First, the COVID-19 pandemic. Now this: Two Fresno restaurants are picking up the pieces after vandals caused damage in separate, unrelated incidents.
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Chuck Van Fleet, owner of Vino Grille & Spirits in northeast Fresno, awoke Wednesday night with a call that someone shot out his windows with a gun.
“My cleaning crew called me and said, ‘Hey, all of your windows are broken.’ I’m like, how can they be broken? My alarm hasn’t gone off,” Van Fleet said. “I came over here and it was obvious that there were bullet holes through my doors.”
Earlier in the week, the owner of Oggi Cosi Si Mangia in the Tower District discovered his restaurant trashed.
Both owners say vandals caused tens of thousands of dollars in damage.
Bullets Damage Vino Grille & Spirits
Van Fleet said someone shot at least eight bullets, possibly from an air rifle, destroying doors and windows. The damage is estimated at $10,000.
No one was in the restaurant at the time of the shooting.
After arriving on the scene, Van Fleet found glass all over his restaurant. The vandal also poured motor oil in the decorative fountain outside the eatery.
“We’ve had to throw away a lot of food. And then, I wasn’t able to open. I can’t open safely when my doors are boarded up,” Van Fleet said.
The city of Fresno rolled back shelter-in-place restrictions, allowing restaurants to open as soon as Thursday night.
Van Fleet says he is open for take-out and curbside pickup. He will fully reopen for dine-in customers on Tuesday.
Surveillance Captured an Image
Surveillance video captured a shadowy figure but does not provide a good look at the face.
As he and his crew boarded up the restaurant, Van Fleet wondered why this happened.
“It seems pretty pointed at me. Nothing happened to any of the other businesses (nearby). So somebody is not happy with something and they just shut us all up,” Van Fleet said.
Van Fleet is also president of the local chapter of the California Restaurant Association.
Throughout the ordeal, Van Fleet praised Fresno police.
“The Fresno police were absolutely amazing. They came out. There were four or five police out here,” Van Fleet said. “They cleared the building to make sure nobody was in it. But they stayed with me until the guys got here to board it up. They were really supportive.”
Oggi Owner: I’m at the Edge of My Rope
Louie Maglieri has owned Oggi’s for 13 years, and been working in restaurants his whole life — dating back to growing up in Montreal and Chicago.
He closed down Oggi’s for two months because of the pandemic shelter-in-place orders but monitored his shop either in person or via video stream.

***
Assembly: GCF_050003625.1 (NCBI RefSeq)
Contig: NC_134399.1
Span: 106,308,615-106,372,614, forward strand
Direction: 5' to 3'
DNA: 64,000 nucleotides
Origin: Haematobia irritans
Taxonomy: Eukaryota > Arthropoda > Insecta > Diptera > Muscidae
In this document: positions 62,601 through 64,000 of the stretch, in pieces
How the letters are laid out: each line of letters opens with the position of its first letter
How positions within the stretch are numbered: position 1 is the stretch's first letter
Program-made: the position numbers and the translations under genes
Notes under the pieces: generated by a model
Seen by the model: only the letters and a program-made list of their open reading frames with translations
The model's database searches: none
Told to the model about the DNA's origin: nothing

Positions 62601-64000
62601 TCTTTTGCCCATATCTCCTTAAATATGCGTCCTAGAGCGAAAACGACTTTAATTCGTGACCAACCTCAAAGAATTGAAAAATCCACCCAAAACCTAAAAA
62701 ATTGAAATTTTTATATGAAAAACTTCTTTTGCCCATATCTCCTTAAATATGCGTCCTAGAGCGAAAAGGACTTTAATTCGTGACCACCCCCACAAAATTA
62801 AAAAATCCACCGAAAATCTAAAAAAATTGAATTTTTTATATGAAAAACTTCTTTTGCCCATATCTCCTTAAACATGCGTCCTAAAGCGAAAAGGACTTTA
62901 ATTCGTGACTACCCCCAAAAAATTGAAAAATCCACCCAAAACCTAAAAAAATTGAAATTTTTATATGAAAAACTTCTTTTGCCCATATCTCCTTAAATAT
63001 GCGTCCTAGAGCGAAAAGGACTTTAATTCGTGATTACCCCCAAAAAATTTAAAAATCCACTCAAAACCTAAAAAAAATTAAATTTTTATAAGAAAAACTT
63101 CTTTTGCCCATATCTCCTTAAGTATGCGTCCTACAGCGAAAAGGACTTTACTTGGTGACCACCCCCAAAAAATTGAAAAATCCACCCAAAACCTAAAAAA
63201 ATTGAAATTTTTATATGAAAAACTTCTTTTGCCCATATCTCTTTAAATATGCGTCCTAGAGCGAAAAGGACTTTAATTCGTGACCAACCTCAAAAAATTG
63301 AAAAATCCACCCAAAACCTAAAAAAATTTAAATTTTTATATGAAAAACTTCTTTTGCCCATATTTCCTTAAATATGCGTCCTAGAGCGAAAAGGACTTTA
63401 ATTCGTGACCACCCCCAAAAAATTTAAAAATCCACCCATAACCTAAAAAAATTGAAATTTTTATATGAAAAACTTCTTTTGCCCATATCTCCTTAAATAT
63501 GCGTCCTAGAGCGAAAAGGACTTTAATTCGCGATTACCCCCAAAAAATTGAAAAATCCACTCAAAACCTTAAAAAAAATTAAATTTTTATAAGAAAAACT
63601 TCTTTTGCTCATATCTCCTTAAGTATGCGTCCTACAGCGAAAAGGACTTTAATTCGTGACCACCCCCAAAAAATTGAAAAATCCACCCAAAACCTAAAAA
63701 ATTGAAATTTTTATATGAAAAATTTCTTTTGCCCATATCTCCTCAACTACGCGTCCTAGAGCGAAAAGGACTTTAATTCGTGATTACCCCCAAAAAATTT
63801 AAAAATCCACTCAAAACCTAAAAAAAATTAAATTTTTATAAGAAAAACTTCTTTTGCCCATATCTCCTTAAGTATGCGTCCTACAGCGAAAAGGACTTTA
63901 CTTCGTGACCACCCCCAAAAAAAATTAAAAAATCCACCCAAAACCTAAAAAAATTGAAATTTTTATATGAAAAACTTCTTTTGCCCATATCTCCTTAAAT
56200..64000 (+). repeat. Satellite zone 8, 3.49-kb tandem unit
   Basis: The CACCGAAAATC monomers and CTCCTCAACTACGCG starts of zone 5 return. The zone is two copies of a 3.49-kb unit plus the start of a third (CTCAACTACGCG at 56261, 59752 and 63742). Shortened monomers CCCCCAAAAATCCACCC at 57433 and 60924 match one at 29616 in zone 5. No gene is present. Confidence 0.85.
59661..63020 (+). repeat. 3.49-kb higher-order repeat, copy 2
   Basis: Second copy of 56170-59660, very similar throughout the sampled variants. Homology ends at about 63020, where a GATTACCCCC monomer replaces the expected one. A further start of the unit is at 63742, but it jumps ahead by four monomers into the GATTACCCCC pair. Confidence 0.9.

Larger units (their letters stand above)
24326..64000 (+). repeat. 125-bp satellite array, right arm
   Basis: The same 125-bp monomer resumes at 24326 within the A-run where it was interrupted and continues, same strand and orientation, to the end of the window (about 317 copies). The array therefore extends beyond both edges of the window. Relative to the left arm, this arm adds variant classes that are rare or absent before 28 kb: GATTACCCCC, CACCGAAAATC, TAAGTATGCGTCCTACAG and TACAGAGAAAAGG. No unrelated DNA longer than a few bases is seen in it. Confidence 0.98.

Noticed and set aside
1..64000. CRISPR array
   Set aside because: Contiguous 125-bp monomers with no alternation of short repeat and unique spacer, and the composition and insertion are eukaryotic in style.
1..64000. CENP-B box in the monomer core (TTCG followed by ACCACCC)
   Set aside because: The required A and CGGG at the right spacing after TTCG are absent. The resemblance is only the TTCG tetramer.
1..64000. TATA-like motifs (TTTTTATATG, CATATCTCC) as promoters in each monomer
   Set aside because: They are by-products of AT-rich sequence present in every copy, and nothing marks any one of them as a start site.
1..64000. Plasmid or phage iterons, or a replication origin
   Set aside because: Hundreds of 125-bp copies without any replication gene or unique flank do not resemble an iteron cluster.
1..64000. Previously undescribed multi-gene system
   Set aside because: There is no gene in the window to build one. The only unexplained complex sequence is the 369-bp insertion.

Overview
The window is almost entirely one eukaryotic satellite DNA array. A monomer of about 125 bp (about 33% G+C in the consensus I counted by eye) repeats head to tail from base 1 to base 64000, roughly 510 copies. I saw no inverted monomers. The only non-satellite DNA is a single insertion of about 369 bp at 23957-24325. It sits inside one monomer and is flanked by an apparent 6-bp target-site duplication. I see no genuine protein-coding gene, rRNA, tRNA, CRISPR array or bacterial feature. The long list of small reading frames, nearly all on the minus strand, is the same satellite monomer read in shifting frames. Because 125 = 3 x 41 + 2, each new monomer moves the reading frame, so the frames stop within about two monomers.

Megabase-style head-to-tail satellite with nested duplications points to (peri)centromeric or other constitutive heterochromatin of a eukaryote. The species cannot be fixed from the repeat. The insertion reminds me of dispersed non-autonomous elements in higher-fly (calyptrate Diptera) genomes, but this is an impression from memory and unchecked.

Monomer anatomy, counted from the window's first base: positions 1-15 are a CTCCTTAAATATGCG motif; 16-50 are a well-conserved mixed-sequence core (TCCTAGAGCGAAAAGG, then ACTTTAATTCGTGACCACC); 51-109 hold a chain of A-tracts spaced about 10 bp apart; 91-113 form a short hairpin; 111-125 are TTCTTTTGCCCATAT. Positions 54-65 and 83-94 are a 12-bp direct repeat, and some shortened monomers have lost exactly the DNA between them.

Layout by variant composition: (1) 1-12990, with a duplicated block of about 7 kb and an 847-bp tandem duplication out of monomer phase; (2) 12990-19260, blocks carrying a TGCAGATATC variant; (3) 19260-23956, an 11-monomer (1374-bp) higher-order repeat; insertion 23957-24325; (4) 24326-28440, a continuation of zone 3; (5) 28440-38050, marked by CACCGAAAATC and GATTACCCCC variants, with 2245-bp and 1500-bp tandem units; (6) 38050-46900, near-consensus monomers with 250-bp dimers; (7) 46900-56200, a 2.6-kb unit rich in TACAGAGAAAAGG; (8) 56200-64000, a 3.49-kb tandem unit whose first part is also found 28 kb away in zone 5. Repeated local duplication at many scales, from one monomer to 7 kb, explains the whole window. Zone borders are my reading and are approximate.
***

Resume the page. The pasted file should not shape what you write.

Maglieri got suspicious earlier in the week when his alarm company notified him of motion inside the restaurant, but his video surveillance stream wasn’t working. On Wednesday morning, he discovered his restaurant trashed.
“We were burglarized. …. They tore the place up, like really badly,” Maglieri said.
He also discovered business papers from his restaurant in the back of his truck left in the parking lot, and in the dumpster — later set on fire.
Maglieri discovered curtains were closed at Oggi’s, which he normally leaves open.
“My office is destroyed. They emptied me out. There was no power. I lost the food in the freezer. They stole the (video recorder) box. There was clawhammer stuck in the keypad,” Maglieri recalled.
Maglieri is still calculating the damage, at least $20,000, including $8,000 in stolen wine.
“I’m at the edge of my frickin’ rope,” Maglieri said.
Frustrated at Homeless
Although he can’t prove it because his cameras were cut and storage unit stolen, Maglieri thinks the residents of the homeless encampment that sprung up behind is restaurant are to blame.
“I would bet my life on it. But at the same time, I’m not going to lie. I could have easily said, ‘yeah, I saw them in the building,’ but I’m not that kind of person,” Maglieri said.
Maglieri said he was frustrated at the police for failing to deal with the encampments in the area.
“What kills me is that the police go by there every freaking day because they park behind my restaurant to do paperwork. Why can’t they chase them out of there? How do they allow them even to set up a tent? I’m saying it’s ridiculous,” Maglieri said.
Maglieri said it’s not worth it to take care of the homeless situation by himself.
“If something happens … they have nothing to lose. I’m the one that’s going to be in trouble,” Maglieri said.
Still Wouldn’t Reopen
Even with the permission from the city to reopen, Maglieri says he will remain closed, taking a wait-and-see approach.
“I have a lot of elderly customers. I’m really not comfortable with this whole thing because there seems to be so much conflicting information. … I don’t really think anybody really knows what the hell the truth is about this,” Maglieri said. “If they do, they’re not sharing. So to me, money is not worth the health of people.”
Maglieri is also skeptical of the routine he would need to meet state and local standards.
“To sell a plate of spaghetti, I got to do like a NASA routine here. It’s just not even worth it to me anymore. My servers now become nurses, pretty much. They have to sanitize everything. I mean, we’re clean anyway, but it’d be just these extra precautions. It’s just too much. It’s just too much. I’m not handling this whole situation very well, honestly,” Maglieri said.